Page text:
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Communication skills lacking at the top


Britain’s top business leaders are largely unheard, unrecognised and considered unable to communicate effectively by their business peers, according to new research conducted by the Aziz Corporation. The research showed that business executives of leading UK companies are either unknown or poorly regarded by their colleagues in business - despite the fact that 89 per cent of UK company directors believe that media profile and public perception are important in defining whether a business is successful.

The research also found a widespread belief in British business that the UK’s business leaders do not match up to their American counterparts. While 65 per cent of UK company directors consider US business executives to have an excellent or good media image and reputation, only 48 per cent believe the same of UK executives. In addition, 77 per cent feel that the media image of the UK’s leading business executives is in need of improvement.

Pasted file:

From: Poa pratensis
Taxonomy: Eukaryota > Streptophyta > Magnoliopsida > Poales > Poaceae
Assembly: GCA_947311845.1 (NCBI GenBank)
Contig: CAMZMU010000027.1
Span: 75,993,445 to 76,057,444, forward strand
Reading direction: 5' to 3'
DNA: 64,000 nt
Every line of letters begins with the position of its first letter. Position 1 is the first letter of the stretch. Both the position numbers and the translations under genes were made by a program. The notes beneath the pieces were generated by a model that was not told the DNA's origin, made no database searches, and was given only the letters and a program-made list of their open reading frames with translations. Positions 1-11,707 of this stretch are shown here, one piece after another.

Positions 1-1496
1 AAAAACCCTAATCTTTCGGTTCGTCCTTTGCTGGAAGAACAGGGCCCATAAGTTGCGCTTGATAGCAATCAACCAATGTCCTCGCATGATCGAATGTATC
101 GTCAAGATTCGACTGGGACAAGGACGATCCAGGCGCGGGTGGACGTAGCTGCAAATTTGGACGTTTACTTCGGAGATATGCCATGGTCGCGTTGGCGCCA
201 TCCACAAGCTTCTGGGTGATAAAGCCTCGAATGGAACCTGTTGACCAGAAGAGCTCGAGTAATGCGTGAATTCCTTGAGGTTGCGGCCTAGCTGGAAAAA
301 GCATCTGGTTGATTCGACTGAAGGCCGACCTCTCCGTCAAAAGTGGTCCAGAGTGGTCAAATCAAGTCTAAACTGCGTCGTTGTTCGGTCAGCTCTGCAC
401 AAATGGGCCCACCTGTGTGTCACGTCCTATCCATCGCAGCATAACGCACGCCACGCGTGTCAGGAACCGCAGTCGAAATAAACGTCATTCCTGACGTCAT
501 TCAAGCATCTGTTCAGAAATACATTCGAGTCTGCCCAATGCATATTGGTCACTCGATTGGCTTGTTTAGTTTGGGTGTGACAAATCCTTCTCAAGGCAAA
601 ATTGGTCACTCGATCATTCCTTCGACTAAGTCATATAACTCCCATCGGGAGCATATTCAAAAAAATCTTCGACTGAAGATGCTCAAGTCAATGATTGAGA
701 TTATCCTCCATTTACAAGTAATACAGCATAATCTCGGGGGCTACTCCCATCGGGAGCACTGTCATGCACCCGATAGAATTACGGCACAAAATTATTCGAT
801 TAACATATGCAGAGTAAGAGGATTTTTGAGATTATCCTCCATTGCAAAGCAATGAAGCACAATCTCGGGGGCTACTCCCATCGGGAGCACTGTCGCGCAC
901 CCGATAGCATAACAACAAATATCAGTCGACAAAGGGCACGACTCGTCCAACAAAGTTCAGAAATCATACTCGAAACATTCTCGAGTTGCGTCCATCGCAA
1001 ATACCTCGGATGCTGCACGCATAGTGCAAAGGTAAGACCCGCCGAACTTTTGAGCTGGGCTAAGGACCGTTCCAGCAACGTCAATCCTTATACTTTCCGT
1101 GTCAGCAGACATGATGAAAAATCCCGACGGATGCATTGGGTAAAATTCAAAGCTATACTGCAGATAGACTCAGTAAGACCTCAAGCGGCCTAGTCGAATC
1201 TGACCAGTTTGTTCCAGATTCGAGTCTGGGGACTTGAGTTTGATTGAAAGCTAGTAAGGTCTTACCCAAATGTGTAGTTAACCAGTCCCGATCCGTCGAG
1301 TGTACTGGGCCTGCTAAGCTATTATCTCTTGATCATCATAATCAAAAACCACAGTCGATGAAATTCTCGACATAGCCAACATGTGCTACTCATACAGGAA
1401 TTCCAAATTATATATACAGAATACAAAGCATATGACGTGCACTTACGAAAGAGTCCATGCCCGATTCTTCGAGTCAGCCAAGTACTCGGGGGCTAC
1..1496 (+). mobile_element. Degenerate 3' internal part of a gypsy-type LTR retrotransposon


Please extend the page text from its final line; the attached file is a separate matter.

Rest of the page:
Asked to name the three top communicators in business, 46 per cent of directors chose Sir Richard Branson, head of the private group of Virgin Companies, 14 per cent Bill Gates of US-based Microsoft, followed by Stelios Haji-Ioannou of Easy Jet (7 per cent) and Sir John Harvey-Jones (6 per cent), who retired from ICI over a decade ago. Not a single Chairman or Chief Executive of a FTSE-100 company was chosen by more the 2 per cent of their fellow directors.

In fact the survey reveals that many company directors have never heard of the CEOs of some of the UK’s largest companies, reflecting their low media profile. 84 per cent have never heard of Sir Tom McKillop, the CEO Astra Zeneca, one of the FTSE100’s top five companies. Similarly, 67 per cent have never heard of Dame Marjorie Scardino of Pearson (the only female CEO of a FTSE100 company) and 61 per cent have never heard of Sir John Bond of HSBC.

91 per cent of directors consider that Sir Richard Branson is good at communicating through the media, followed by 82 per cent in respect of Stelios Haji-Ioannou and 64 per cent for Bill Gates. The highest score for a leader of a FTSE-100 company was just 28 per cent for Sir Chris Gent of Vodafone. Interestingly, the few women in prominent business positions were considered good at communication at least by those who were aware of them, with Barbara Cassini of GO and Dame Marjorie Scardino of Pearson scoring above many of their male peers at 28 per cent and 22 per cent respectively.


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